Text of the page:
No matter how poor they were, no matter how much they were persecuted, our religious ancestors were known for opening their homes to anyone who was in need.

As one ancient writer stated “See how these Christians love one another.”

We see this in tonight’s reading. It is night time. Darkness has covered the land. Jesus is gathered with the disciples to share their last meal. The hour has come. Jesus will betrayed, arrested, and nailed to a cross.

This is Jesus’ last day alive. And what does he have to show for it? He has no job. No wife or kids. He has no house, furniture or belongings.

As far as we know, all he has in this world, is the clothes he is wearing.

And yet, even though it appears he has nothing to give, Jesus shows that even in the darkest of times, we can still find ways to demonstrate how the Kingdom of God is breaking through.

In the middle of supper, Jesus stands up, takes off the one item he has, his robe, and he then takes the most basic thing in all the world: water.

Devoid of anything he can give, Jesus does.

Naked and vulnerable, he uses the water to wash the feet of each and every person present. All of them. Even the one who will betray them.

He has found a way to be resplendent.

“I have set for you an example,” he tells them. “Do as I have done for you. If you know these things, you are blessed if you do them...Just as I have loved you, love one another. That’s how others will know you are my disciples- by the love you have for one another.”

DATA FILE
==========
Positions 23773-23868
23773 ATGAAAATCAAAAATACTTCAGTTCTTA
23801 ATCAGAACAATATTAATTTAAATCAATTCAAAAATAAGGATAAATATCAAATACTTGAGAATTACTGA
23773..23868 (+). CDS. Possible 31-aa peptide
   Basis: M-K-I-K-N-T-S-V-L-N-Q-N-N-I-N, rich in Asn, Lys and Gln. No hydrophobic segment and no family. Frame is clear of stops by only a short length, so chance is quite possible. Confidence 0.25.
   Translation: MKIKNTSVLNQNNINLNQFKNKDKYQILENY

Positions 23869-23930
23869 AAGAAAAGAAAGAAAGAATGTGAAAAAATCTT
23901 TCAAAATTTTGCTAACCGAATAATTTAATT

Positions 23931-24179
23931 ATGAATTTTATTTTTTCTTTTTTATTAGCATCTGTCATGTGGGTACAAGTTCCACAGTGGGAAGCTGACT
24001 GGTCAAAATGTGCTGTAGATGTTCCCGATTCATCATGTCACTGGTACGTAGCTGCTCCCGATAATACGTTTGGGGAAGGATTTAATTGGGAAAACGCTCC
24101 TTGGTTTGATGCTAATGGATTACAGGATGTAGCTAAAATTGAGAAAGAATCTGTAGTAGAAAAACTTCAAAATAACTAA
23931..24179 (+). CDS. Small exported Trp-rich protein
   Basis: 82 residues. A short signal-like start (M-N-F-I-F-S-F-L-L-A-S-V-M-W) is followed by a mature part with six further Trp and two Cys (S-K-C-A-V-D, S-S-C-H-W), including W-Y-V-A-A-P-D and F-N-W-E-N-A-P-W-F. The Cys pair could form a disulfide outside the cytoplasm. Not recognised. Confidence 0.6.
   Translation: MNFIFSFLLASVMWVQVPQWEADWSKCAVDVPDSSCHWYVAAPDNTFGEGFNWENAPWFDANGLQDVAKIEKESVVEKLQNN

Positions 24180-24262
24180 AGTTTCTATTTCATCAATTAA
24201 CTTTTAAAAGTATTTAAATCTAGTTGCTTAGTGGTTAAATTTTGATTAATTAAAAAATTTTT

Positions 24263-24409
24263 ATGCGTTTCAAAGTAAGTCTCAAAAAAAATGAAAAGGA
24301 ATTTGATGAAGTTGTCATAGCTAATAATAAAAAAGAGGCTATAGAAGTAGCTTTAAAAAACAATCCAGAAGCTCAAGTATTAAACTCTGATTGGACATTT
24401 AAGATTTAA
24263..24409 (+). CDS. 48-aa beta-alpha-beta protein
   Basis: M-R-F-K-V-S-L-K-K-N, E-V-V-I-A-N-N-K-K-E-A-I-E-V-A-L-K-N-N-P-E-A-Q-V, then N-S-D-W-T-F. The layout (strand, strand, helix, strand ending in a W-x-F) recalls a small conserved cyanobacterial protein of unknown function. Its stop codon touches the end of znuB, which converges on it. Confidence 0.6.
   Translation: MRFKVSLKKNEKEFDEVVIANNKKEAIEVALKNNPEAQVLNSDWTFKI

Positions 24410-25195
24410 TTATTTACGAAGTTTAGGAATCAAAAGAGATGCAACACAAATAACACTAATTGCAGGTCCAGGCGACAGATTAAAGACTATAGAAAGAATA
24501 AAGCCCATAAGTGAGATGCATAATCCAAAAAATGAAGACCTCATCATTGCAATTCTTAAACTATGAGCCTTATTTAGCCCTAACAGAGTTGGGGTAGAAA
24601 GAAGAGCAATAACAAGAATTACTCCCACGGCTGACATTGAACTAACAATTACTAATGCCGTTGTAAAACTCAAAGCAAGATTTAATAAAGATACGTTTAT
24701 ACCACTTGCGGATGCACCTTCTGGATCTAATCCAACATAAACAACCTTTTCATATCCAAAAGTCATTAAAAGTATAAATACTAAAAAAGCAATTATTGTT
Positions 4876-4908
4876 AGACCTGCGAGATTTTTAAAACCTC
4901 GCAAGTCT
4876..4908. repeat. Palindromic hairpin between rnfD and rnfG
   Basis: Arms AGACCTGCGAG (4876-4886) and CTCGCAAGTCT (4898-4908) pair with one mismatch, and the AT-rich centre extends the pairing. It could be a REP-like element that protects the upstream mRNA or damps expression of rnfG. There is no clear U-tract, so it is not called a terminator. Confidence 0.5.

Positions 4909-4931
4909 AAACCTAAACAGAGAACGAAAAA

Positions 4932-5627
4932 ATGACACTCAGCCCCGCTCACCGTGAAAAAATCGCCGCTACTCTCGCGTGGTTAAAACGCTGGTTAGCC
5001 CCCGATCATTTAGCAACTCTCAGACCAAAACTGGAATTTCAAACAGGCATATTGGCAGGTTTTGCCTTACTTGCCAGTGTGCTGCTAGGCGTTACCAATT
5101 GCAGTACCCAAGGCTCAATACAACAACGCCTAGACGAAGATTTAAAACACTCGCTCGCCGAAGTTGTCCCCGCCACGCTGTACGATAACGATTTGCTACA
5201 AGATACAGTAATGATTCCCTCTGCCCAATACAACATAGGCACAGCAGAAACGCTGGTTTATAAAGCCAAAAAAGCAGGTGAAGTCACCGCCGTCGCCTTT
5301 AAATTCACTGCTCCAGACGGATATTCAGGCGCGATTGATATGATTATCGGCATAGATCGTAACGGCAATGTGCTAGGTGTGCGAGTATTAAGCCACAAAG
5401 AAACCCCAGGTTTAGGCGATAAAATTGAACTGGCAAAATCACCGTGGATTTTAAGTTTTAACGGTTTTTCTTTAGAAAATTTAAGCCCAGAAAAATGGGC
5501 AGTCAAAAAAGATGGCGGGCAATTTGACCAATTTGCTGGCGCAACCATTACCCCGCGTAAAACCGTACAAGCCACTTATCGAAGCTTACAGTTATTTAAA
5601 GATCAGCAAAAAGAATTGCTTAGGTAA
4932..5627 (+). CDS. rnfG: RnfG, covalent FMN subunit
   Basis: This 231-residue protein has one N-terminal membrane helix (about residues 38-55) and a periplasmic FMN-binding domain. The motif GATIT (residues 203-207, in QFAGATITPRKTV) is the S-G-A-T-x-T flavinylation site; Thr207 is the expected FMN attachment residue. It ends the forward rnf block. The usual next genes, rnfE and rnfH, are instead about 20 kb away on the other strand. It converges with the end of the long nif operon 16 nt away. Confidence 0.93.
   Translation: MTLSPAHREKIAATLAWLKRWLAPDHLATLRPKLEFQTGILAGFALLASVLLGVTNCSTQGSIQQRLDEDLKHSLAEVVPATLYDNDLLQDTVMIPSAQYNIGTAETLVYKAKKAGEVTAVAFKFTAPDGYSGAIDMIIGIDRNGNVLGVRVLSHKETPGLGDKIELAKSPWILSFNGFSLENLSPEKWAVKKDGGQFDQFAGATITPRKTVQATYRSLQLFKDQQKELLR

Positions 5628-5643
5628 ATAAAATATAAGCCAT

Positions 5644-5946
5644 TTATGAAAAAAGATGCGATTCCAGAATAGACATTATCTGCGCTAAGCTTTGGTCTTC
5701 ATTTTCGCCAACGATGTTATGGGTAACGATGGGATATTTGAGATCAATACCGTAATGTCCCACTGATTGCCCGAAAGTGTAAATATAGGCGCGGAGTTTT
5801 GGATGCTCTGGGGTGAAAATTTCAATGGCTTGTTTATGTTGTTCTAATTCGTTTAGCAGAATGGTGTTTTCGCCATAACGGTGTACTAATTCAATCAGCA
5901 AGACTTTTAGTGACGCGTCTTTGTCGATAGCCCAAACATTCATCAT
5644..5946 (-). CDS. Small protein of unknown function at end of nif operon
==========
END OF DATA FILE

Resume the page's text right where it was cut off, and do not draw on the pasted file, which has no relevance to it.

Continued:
Love. That is what Jesus is talking about. Love is what he is demonstrating.

Did you know that in the first twelve chapters of John the word love is mentioned 12 times. But in the last nine chapters, as Jesus draws closer to his death, love is mentioned 44 times?

44 times the word love is used.

This passage shows just how deep, how fully Jesus loves those around him. With no worldly possessions, he loves as much as one possibly can.

And he is showing us that no matter what, we too are capable of expressing love to one another.

Even when things have seemed to reach their darkest. Even when it seems like all has been lost. Even when it seems like you have come to the end of the road: love.

Find some form, some way, to express it.

If it means removing the one thing you have left so you can care for another, remove it.

If it means offering something that costs nothing, offer it.

If it simply means simply washing someone’s skin, wash away.

Darkness fools us into thinking that we have nothing to offer. But light reminds us that as long as there is breathe left in our body there is always something we can do, something we can say, something we can offer that ensures God’s Kingdom is present and in view.

“Do what I do,” Jesus says. “Show love to one another.” That is the heart of the Gospel. So easy and yet so difficult to do.

And the reason why Jesus died.

In conclusion, in the dark of night, at the end of Jesus’ ministry, when it seemed like he had nothing left to offer, Jesus still found a way to reach out, to express his love, even if all he could do was wash their feet.